“Where our attention goes is going to determine our ability to grow and expand.”
“Part of worthiness is receiving.”
“You're more capable than you think.”


Introduction: Welcome to the award-winning SuperHuman Academy Podcast. Where we interview extraordinary people to give you the skills and strategies to overcome the impossible. And now here's your host, Jonathan Levi.

Jonathan Levi: Before we get started, I want to tell you about an absolutely crazy idea that I recently had. You see every single week on the Becoming SuperHuman podcast, we share with you some incredible idea that can change your life, whether that's meditation or the paleo diet or Tai Chi, or lucid dreaming.

But the thing is how much do you actually implement in your everyday life? 10% 20%? And you're not alone. I mean, even I, as the host of the podcast and lucky if I implement 20 or 30% of what we talk about on this show. Why is that? Well, first off, in order to implement, we need more than a week. We need more like a month or even two months. We need a community of people supporting us, cheering us on and we need actual guidance from the experts beyond just a one-hour podcast.

So I had a crazy idea. What if we got everybody together in a members-only group, and then we committed to one another that we were going to take on a new challenge every month? One month we would all commit to lucid dreaming. And another month we would all commit to improving our willpower. Another month, we might all try to wake up at five 30 in the morning. So I put this idea out there and we got over a hundred people committed and involved. And here's what it looks like. In addition to a regular monthly challenge, we also send out all the gear, all the books, all the, whatever that you need to complete that monthly challenge in the mail and in your email, we then have an expert, one of the 200 world-renowned experts that we've had on the show, come into the private group and teach a lesson every single week for a month so that we can actually implement what we're learning. We already have started developing the first challenges we're working on a lucid dreaming challenge or working on a willpower challenge and many, many more. So I want to invite you to come try this out, join us. There are over a hundred of us doing these challenges and we would love to have you participate with us. So to join this new, crazy experiment that we're calling the Becoming SuperHuman Mastermind, please visit We can't wait to see what you achieve.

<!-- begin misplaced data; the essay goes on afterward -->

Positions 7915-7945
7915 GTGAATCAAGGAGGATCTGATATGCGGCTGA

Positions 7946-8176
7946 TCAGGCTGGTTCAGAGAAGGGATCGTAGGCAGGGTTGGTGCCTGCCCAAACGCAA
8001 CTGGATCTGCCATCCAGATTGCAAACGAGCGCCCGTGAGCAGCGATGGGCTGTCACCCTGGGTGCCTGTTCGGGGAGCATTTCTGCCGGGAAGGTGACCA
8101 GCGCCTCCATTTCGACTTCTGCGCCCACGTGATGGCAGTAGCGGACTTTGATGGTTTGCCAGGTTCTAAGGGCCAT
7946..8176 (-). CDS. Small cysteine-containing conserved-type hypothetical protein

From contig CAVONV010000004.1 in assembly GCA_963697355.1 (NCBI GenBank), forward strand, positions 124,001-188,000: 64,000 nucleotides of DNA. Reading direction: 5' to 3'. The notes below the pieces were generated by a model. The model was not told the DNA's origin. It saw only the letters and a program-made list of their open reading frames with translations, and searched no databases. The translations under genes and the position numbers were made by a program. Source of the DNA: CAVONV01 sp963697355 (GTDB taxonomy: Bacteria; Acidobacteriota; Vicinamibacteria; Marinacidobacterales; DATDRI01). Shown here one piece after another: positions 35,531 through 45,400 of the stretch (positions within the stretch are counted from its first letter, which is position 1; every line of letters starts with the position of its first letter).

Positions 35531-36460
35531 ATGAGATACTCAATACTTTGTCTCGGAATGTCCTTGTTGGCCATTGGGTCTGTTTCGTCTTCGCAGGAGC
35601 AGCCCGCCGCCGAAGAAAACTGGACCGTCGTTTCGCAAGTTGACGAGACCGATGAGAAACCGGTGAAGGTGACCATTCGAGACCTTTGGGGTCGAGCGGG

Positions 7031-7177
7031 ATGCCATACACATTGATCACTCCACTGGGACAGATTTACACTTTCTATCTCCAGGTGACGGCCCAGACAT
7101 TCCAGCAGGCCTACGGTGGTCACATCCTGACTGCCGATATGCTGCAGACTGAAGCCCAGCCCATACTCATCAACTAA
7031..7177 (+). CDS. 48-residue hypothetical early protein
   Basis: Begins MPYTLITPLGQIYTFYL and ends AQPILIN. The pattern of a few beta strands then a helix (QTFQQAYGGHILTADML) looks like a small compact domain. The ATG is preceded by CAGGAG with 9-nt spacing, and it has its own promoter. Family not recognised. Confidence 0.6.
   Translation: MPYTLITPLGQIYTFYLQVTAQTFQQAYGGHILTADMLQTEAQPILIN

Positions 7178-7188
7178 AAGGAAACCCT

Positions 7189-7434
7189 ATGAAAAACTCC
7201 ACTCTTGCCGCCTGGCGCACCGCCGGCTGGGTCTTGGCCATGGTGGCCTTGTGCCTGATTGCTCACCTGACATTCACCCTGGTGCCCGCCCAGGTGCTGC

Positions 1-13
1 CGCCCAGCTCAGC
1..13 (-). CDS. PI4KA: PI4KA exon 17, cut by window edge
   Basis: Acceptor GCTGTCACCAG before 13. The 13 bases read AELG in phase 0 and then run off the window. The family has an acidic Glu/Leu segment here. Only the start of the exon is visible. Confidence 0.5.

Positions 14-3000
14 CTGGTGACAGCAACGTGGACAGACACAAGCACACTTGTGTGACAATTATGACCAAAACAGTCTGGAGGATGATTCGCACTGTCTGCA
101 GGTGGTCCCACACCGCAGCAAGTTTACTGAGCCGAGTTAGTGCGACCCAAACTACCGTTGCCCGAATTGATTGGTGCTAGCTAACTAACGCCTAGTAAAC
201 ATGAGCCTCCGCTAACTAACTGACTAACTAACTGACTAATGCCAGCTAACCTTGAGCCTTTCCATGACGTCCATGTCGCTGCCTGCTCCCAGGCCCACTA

Greetings, Superfriends and welcome to this week's episode. You know, I got a little bit of a bone to pick with you all. There are over 10,000 of you listening to this and only 200 reviews on iTunes so please take a moment to leave a review on iTunes like this one, from Tom1234566 Oh, from the United Kingdom of Great Britain in Northern Ireland who says the title does not lie, five stars. Jonathan's podcasts are always interesting and I make sure to listen to everyone. I came across this podcast when getting into Yerba Matti, and I found his episode about it. Whilst Yerba's mighty ritual has stopped, I haven't missed the podcast since, and I truly believe I live a better life for it was still so much to explore and commit to do.

Thank you so much, Tom. I really, really love that review and I wish that every one of you would leave one just like it. But even if you just leave a five-star review with the word thanks, we'll accept that as well.